Group Appointments Improved Dyslipidemia in Diabetic Vets

by U.S. Medicine

April 2, 2014
DURHAM, NC — How effective are group medical appointments for improving dyslipidemia in veterans with uncontrolled diabetes and hypertension? A recent study led by researchers from the Center for Health Services Research in Primary Care at the Durham, NC, VAMC and Duke University sought to answer that question. Their results were published recently in the American Journal of Medicine.1 For the research, 239 veterans were randomized to group medical clinics or usual care, with lipids assessed at study baseline, midpoint and end. At baseline, mean total cholesterol was 169.7 mg/dL (SD 47.8), LDL-C 98.2 mg/dL (SD 41.7); high-density lipoprotein cholesterol (HDL-C) 39.3 mg/dL (SD 13.0), and median triglycerides were 131 mg/dL (interquartile range 122). By the end of the study, however, mean total cholesterol and LDL-C in group medical clinics were 14.2 mg/dL (P = 0.01) and 9.2 mg/dL (P = 0.02) lower than usual care, respectively. Furthermore, 76% of group medical clinic patients met goals for LDL-C, vs. 61% of usual-care patients (P = 0.02). Triglycerides and HDL-C remained similar between the intervention and control groups. One reason for the difference could be related to treatment intensification, according to study authors, noting that occurred in 52% of group medical clinic patients compared with 37% of usual care patients between study baseline and end. Overall, the mean statin dose was higher in group medical clinic patients at study midpoint and end. “Group medical clinics appear to enhance lipid management among patients with diabetes and hypertension,” the authors wrote. “This may be a result of greater intensification of cholesterol-lowering medications in group medical clinics relative to usual care.” 1Crowley MJ, Melnyk SD, Ostroff JL, Fredrickson SK, Jeffreys AS, Coffman CJ, Edelman D. Can group medical clinics improve lipid management in diabetes? Am J Med. 2014 Feb;127(2):145-51. doi: 10.1016/j.amjmed.2013.09.027. Epub 2013 Oct 15. PubMed PMID: 24462012.

Related Articles

Preventing, Treating Diabetic Foot Ulcers Are Complex Challenges at VA

Some of the risks of diabetic foot ulcers (DFUs) are well-known, including infection and, in the most severe cases, amputation.

Evidence of CV Benefit Influences Diabetes Treatment Recommendations

In a significant change, the American Diabetes Association’s 2018 guidelines advocate use of a glucose-lowering agent with proven cardiovascular benefit or mortality reduction in patients with Type 2 diabetes mellitus (T2DM) and co-morbid cardiovascular disease.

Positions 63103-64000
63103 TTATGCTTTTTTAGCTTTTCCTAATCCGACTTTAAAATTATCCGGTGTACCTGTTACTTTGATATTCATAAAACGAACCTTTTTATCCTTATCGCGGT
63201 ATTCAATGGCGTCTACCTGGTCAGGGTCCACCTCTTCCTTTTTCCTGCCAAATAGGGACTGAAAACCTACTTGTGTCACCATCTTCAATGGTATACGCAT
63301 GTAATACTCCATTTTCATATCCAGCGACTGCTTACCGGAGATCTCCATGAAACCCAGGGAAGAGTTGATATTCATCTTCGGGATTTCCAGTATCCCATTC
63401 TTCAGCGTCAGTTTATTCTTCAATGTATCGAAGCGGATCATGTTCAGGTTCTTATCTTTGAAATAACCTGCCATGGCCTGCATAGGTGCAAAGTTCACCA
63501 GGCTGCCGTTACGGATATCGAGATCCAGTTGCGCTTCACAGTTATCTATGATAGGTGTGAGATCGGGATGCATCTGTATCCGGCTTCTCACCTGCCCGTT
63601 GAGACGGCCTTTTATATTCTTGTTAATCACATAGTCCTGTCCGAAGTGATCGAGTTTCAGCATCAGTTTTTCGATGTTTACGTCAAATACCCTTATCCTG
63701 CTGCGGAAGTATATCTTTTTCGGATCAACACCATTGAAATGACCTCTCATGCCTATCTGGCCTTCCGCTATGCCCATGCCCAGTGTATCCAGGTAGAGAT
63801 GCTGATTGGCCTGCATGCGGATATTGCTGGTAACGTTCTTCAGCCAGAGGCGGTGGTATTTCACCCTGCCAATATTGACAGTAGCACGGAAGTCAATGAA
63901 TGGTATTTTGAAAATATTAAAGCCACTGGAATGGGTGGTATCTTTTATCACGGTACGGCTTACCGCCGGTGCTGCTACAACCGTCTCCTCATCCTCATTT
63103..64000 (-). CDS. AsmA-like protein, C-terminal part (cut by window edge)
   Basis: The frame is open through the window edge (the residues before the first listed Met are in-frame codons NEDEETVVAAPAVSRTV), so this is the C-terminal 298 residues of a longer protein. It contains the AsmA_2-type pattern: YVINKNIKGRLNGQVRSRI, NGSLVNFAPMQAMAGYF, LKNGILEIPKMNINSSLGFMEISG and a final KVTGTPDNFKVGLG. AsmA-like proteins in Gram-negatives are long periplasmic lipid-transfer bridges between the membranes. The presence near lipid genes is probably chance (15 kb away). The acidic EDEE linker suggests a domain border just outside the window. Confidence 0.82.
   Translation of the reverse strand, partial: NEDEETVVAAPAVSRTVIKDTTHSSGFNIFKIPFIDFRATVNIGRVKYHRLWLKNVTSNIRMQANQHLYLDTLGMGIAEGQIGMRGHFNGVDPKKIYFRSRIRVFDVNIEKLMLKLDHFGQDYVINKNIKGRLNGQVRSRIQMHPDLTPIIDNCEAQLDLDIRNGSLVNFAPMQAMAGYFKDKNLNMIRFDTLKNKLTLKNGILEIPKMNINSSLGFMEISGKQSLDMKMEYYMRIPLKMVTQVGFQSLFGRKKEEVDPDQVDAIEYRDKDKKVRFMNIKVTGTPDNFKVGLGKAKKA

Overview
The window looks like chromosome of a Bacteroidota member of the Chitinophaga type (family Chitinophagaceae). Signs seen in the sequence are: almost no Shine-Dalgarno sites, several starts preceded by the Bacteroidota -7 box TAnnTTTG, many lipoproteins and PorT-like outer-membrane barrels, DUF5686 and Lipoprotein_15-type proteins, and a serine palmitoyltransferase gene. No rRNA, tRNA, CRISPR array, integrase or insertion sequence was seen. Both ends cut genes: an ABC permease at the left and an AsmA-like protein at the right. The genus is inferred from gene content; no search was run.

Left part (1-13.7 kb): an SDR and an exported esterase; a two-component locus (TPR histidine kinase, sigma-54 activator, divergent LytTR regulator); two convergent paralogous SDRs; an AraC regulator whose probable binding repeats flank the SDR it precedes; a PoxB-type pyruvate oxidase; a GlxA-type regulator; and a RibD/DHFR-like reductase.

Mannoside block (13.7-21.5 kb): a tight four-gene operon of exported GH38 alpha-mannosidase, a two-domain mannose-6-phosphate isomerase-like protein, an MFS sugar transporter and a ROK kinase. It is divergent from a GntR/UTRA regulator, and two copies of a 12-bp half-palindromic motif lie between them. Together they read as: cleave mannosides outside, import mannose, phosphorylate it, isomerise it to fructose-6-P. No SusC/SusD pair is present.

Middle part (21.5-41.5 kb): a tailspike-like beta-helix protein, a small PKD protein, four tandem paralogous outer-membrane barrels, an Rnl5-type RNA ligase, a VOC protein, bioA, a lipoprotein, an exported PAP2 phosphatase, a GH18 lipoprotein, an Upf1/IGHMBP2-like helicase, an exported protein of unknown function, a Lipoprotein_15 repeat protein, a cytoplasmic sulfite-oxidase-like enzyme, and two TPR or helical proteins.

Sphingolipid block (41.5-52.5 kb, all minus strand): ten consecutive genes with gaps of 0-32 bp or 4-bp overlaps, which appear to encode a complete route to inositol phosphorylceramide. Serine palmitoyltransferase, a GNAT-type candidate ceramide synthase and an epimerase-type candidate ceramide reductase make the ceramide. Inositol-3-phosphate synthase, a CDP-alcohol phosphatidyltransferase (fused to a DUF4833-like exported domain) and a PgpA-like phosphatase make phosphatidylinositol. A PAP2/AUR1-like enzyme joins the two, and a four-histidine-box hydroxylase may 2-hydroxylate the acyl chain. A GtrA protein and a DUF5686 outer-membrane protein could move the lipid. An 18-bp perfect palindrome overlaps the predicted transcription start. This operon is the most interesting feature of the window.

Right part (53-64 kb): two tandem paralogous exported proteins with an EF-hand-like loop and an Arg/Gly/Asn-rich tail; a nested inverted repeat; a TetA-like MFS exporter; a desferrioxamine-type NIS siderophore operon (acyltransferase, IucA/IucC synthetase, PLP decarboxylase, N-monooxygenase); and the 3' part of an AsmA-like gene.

U.S. Medicine Recommends


More From diabetes

Diabetes

Preventing, Treating Diabetic Foot Ulcers Are Complex Challenges at VA

Some of the risks of diabetic foot ulcers (DFUs) are well-known, including infection and, in the most severe cases, amputation.

Diabetes

Evidence of CV Benefit Influences Diabetes Treatment Recommendations

In a significant change, the American Diabetes Association’s 2018 guidelines advocate use of a glucose-lowering agent with proven cardiovascular benefit or mortality reduction in patients with Type 2 diabetes mellitus (T2DM) and co-morbid cardiovascular disease.

Diabetes

Diabetes Prevalence Higher Among Veterans Than General Population

Overall prevalence of diabetes was 20% for the general U.S. population but nearly 25% for veterans, according to a recent study using data from the National Health and Nutrition Examination Survey (NHANES).

Diabetes

Continuous Glucose Monitoring Highly Effective But Underused in Diabetes

Recent clinical studies have documented why continuous glucose monitors (CGM) can offer significant benefits to patients diagnosed with diabetes.

Diabetes

VHA’s Type 1 Diabetes Telehealth Care Saves Time, Money

About 5% of the United States population has been diagnosed with type 1 diabetes, and the great majority are diagnosed before age 25. Since a diabetes diagnosis prevents enlistment in the military, relatively few veterans have the condition compared to type 2 diabetes, which affects about a fourth of VHA patients.

Facebook Comment

Subscribe to U.S. Medicine Print Magazine

U.S. Medicine is mailed free each month to physicians, pharmacists, nurse practitioners, physician assistants and administrators working for Veterans Affairs, Department of Defense and U.S. Public Health Service.

Subscribe Now

Receive Our Email Newsletter

Stay informed about federal medical news, clinical updates and reports on government topics for the federal healthcare professional.

Sign Up